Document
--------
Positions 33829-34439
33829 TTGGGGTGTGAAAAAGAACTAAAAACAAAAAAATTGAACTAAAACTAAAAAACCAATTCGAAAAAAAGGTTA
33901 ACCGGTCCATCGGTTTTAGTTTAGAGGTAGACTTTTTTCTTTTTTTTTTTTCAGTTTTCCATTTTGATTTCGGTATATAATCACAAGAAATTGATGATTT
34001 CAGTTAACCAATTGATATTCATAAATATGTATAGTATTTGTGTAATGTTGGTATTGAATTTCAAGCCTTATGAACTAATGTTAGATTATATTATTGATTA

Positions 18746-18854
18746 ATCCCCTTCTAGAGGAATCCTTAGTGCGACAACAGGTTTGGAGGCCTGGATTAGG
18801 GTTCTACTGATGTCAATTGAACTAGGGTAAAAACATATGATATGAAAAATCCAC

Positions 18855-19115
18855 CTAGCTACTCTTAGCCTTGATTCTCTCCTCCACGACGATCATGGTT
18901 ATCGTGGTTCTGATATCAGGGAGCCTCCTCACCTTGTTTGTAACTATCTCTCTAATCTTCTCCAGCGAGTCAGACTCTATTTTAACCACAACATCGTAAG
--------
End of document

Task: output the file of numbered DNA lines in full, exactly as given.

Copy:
Positions 33829-34439
33829 TTGGGGTGTGAAAAAGAACTAAAAACAAAAAAATTGAACTAAAACTAAAAAACCAATTCGAAAAAAAGGTTA
33901 ACCGGTCCATCGGTTTTAGTTTAGAGGTAGACTTTTTTCTTTTTTTTTTTTCAGTTTTCCATTTTGATTTCGGTATATAATCACAAGAAATTGATGATTT
34001 CAGTTAACCAATTGATATTCATAAATATGTATAGTATTTGTGTAATGTTGGTATTGAATTTCAAGCCTTATGAACTAATGTTAGATTATATTATTGATTA

Positions 18746-18854
18746 ATCCCCTTCTAGAGGAATCCTTAGTGCGACAACAGGTTTGGAGGCCTGGATTAGG
18801 GTTCTACTGATGTCAATTGAACTAGGGTAAAAACATATGATATGAAAAATCCAC

Positions 18855-19115
18855 CTAGCTACTCTTAGCCTTGATTCTCTCCTCCACGACGATCATGGTT
18901 ATCGTGGTTCTGATATCAGGGAGCCTCCTCACCTTGTTTGTAACTATCTCTCTAATCTTCTCCAGCGAGTCAGACTCTATTTTAACCACAACATCGTAAG